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Take a look at any Duke admissions pamphlet, or Duke’s website. Any prospective student has probably read class demographic numbers like 25 percent Asian, Asian American, Pacific Islander; 13 percent Black/African American; 14 percent Hispanic/Latino.
If you’ve never experienced palpable stress, try going into an organic chemistry help room at 4 p.m. the day before the first midterm of the semester. Students are constantly moving across the room, talking to other students and competing for the attention of the TA. Sometimes, out of desperation or impatience waiting to be helped, people tap my shoulder to ask about random problems from obscure practice exams that I’ve never seen more and certainly didn’t study. The more time I spend in the room, even after I get help, the more the concern builds that on the night before the test, there is too much left to study.
In the music video for Chris Brown’s “Freaky Friday,” the white rapper Lil Dicky wakes up in Chris Brown’s body. Now, just because he’s black, he can throw the “n-word” around as much as he wants. If you want, watch the clip here (fast forward to 2:19).
“Get your Bibles out y’all,” one of my professors said, mostly joking, as we started a discussion about how a passage in a Flannery O’Connor story we were reading connected to something in the book of Revelation. A few classmates laughed at this, because the idea of carrying around a Bible is funny to them.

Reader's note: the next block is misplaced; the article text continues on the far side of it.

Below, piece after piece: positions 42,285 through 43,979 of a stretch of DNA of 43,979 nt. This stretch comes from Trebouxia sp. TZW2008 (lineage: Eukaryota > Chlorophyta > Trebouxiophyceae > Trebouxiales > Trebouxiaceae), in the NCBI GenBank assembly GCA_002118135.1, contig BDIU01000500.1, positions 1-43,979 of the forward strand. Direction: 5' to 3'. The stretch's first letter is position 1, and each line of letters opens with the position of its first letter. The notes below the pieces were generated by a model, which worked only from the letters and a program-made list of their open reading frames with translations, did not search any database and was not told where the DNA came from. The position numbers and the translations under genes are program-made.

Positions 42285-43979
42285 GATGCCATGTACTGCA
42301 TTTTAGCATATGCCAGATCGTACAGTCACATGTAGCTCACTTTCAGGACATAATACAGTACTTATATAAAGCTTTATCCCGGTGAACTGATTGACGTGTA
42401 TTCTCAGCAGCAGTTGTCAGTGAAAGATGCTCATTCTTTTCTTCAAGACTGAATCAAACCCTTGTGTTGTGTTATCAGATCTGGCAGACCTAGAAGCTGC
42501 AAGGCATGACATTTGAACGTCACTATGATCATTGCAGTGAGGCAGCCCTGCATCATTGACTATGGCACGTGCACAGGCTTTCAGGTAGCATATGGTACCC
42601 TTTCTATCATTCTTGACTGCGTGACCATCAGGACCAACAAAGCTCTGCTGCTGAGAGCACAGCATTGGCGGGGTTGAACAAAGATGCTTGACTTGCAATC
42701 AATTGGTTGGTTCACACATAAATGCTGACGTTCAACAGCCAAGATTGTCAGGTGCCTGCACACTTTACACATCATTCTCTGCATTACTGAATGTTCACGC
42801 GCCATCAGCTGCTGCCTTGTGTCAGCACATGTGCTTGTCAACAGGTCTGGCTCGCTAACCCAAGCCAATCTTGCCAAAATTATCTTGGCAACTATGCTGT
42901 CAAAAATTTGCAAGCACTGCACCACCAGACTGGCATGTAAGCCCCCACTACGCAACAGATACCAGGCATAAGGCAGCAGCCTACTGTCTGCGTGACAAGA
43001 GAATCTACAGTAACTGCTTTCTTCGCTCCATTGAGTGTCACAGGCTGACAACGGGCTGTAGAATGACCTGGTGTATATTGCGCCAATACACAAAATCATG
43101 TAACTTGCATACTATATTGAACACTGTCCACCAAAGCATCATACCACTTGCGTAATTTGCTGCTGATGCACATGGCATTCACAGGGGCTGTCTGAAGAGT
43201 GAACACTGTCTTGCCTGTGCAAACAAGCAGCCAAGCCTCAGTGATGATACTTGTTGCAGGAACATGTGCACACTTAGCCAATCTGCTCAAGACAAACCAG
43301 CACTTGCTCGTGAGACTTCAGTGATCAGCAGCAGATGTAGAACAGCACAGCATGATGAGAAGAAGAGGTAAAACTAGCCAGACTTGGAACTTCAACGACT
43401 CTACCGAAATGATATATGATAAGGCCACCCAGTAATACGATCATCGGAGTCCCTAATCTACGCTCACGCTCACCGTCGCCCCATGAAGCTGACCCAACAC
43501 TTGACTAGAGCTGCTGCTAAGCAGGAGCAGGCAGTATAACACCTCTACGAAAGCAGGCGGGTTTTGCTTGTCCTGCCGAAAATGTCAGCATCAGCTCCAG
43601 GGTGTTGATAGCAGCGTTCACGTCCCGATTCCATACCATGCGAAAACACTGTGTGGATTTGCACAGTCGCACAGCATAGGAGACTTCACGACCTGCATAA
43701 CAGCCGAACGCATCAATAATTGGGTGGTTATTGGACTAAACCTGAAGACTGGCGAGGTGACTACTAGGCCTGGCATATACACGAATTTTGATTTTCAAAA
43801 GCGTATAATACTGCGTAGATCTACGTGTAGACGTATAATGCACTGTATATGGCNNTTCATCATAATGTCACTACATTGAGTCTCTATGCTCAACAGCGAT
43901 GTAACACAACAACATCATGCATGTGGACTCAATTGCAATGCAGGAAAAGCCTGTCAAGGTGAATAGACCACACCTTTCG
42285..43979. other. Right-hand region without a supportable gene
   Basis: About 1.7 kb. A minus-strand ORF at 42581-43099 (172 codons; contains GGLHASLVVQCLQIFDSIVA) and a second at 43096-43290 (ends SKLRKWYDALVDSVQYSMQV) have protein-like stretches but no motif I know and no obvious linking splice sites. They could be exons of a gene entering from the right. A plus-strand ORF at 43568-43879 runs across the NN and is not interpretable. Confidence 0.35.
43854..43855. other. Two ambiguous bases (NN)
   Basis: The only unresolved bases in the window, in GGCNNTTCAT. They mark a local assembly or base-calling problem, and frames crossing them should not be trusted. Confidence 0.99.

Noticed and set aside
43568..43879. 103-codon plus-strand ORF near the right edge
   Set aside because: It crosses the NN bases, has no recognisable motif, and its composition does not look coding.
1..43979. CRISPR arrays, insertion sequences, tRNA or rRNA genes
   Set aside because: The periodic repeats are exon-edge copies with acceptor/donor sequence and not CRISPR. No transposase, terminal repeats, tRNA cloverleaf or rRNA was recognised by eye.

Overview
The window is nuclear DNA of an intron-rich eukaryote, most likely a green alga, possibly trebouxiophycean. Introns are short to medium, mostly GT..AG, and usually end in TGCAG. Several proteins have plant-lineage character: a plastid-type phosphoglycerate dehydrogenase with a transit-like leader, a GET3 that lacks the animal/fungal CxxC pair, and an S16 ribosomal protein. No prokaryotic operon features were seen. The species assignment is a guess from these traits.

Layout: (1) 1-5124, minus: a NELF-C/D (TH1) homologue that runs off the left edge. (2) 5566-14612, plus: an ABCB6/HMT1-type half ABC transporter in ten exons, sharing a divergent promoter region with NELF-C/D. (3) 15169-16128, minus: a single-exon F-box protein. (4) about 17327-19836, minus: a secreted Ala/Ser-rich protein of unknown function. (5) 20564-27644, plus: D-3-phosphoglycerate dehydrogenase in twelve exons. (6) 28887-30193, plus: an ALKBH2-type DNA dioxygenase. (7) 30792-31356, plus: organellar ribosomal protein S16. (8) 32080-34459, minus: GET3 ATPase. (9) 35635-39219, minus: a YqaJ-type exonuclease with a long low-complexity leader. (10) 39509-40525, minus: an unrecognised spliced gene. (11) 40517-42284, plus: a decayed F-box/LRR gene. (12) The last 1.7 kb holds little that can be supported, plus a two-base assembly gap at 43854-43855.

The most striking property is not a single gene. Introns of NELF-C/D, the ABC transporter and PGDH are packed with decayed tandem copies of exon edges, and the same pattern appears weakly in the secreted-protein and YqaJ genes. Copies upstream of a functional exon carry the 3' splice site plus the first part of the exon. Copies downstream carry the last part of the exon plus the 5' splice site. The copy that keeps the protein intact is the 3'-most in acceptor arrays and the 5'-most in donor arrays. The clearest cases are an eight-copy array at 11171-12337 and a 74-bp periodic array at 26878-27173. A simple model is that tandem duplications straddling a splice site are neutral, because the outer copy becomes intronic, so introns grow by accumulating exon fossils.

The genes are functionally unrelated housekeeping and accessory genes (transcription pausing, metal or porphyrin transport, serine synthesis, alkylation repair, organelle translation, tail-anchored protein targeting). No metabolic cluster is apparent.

In liberal circles, we throw around the term “white privilege” just as frequently as we extend our allegiance to the newest group or cause that we feel has been wronged by the oblivious white man—whose power over other groups was unjustly given to him in the first place. White privilege jokes have almost become their own category of entertainment.
Growing up, when my mom wanted to take me to see a movie where the majority of the cast was black, we had to drive much farther to find the few theaters around us where the film was playing. Whoever chooses which movies should be in big theaters, like Regal and AMC, evidently didn’t think “black movies”—movies where the majority of the cast is black—would resonate with their consumer base, which defaults to white Americans. It never occurred to me why my mom and I had to wait for months and drive so far out of the way to see “Jumping the Broom” and “War Room” until now.